Textile-based applications—including garments, flags, décor items, and industrial products—represent a major trend in wide format digital print. Processes for digital printing onto textiles vary. Popular methods include dye-sublimation (dye-sub)—both direct and transfer—and direct digital printing. There are both low- and high-end markets in the digital textile space, with each method focusing on the range. The low end of the spectrum includes consumer-based personalized goods from mouse pads to calendars. Whereas the high end includes highly specialized home décor, apparel, and more.
Transfer dye-sub printing involves printing on a special paper and sublimating the ink to fabric with heat. This method requires the use of a capable output device, transfer paper, and a heat press. Direct dye-sub printers output directly to fabric, and then similar to transfer dye-sub, inks are fixed to the fabric with heat. A third option is direct digital printing to textiles, which involves printers designed to handle textile substrates without the need for transfer paper or a separate heating unit.
No matter what process is used, it is clear that digital textile printing is gaining notable traction within overall wide format. According to analyst firm InfoTrends, the global textile industry is worth approximately $1 trillion. Of that, the firm estimates that the worth of digitally printed textile products is valued at $10.3 billion in 2012—less than 1.5 percent of the total market. However, InfoTrends points out that while the digital textile printing market is small in comparison to the entire textile industry, it is growing rapidly. The company estimates that revenues from digital textile equipment and ink sales will grow at a compound annual growth rate of 30.7 percent.
While acknowledging advantages and disadvantages to each process, this article focuses on the ins and outs of transfer dye-sub printing.
“When people think of dye-sub transfer, they typically envision high output environments with hundreds of thousands of dollars’ worth of massive, dye-sub printers and fixation units the size of Brazil,” points out David Hawkes, group product manager, Roland DGA Corporation. “And, there are print service providers (PSPs) with football field-sized warehouses churning out dye-sub garments by the truckload in multiple shifts,” he admits. “What many people don’t realize, however, is that some of the highest margin custom garment applications can be done with a simple, inexpensive dye-sub transfer and a heat press,” he adds.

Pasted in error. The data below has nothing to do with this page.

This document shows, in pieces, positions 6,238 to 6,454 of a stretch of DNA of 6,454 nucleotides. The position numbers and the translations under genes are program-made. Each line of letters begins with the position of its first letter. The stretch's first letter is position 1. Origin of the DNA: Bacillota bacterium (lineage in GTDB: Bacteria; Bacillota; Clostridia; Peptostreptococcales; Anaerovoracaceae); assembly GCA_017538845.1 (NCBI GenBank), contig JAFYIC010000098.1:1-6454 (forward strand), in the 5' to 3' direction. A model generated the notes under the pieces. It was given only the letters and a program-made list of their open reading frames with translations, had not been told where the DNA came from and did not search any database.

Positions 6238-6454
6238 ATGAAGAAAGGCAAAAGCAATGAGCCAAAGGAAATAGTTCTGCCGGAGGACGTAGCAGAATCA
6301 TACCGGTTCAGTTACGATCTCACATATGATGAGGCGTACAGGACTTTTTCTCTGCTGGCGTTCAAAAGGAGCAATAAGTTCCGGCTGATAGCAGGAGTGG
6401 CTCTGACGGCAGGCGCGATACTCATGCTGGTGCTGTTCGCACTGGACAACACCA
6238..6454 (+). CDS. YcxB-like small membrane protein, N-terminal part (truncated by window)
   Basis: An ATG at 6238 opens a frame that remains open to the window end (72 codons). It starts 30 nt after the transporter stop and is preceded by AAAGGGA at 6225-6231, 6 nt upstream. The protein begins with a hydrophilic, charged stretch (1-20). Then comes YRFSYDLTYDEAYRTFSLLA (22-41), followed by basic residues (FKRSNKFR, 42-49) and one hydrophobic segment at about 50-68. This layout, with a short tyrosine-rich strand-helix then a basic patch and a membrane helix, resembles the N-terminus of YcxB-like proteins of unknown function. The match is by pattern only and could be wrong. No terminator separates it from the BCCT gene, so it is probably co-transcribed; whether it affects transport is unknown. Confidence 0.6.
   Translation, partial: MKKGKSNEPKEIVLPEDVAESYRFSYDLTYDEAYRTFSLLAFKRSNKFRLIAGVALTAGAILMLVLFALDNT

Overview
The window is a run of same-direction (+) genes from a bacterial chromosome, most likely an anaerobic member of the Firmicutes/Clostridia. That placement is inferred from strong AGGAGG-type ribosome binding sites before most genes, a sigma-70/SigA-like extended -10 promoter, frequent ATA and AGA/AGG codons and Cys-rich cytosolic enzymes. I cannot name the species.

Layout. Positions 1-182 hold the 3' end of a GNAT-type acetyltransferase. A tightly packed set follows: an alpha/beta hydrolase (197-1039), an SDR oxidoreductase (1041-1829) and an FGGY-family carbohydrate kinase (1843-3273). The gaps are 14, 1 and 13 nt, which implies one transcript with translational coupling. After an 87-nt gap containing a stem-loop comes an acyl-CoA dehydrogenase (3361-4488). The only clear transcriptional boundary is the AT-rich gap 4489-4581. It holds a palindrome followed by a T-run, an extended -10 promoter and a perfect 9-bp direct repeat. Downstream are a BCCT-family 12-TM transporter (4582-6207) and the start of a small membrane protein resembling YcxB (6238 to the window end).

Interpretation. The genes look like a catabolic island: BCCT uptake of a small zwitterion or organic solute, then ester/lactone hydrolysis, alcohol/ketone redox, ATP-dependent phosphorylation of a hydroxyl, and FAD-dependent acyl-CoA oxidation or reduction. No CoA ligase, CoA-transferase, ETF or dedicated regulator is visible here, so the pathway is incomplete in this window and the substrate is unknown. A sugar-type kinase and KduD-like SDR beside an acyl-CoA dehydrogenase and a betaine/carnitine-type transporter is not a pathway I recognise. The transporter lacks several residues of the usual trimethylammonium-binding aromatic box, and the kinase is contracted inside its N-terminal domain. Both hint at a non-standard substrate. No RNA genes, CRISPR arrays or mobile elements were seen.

Several advantages are offered with transfer dye-sub printing, beginning with the look and feel of the finished fabric, says Michael Syverson, director of special projects, PrinterEvolution, LLC. The transfer sublimation process infuses colorants into the fabric, dying the fibers. “Upon completion it has the same feel—or hand—and the color is rich and vibrant, which adds to the high-end perception. In many other processes—such as latex or UV printing on textile—the hand of the fabric changes as the ink is cured on the surface of the substrate,” he explains.
Direct digital textile printing may eliminate the need for transfer, but Catalina Frank, product manager, professional imaging, Epson, points out that in addition to the hardware investment, limitations include low production speeds, necessary pre- and post-fabric treatment, and printing quality. “With this being said, dye-sub transfer print is still the most effective method of printing to textile,” she explains.
Benefits of transfer dye-sub processes include fast turnaround times, reduced or eliminated setup, no minimum production required, and affordable polyester fabrics that generally cost less than high-end or specialty fabrics required for direct textile printing.
Dan Barefoot, president, Graphics One, LLC (GO), says the ability to produce crisp, vibrant images, as well as the low cost of entry and return on investment are advantages that stand out for transfer dye-sub over alternative digital textile printing processes. “Additionally, dye-sub printers produce true continuous tones, and prints are dry and ready to handle as soon as they exit the printer. Fewer moving parts and dry output make dye-sub generally a more reliable technology over inkjet printing,” he says.
One notable limitation to the transfer dye-sub process is its media compatibility. “For textiles, sublimation decorating is limited to polyester fabrics,” says David Gross, president, Condé Systems Inc. “Interestingly, in clothing, polyester is all the rage with digital sublimation leading the charge,” he adds.
Another viral market is metal art, which many are calling the “new canvas,” according to Gross.
Overall, the dye-sub transfer process is known to be more labor intensive and generates greater waste than direct digital print methods; however for many it is a worthwhile endeavor. For example, Marcus Tam, marketing officer, Eastsign International Ltd., shares that the transfer speed of dye-sub is higher than that of direct print, generating more profit for users.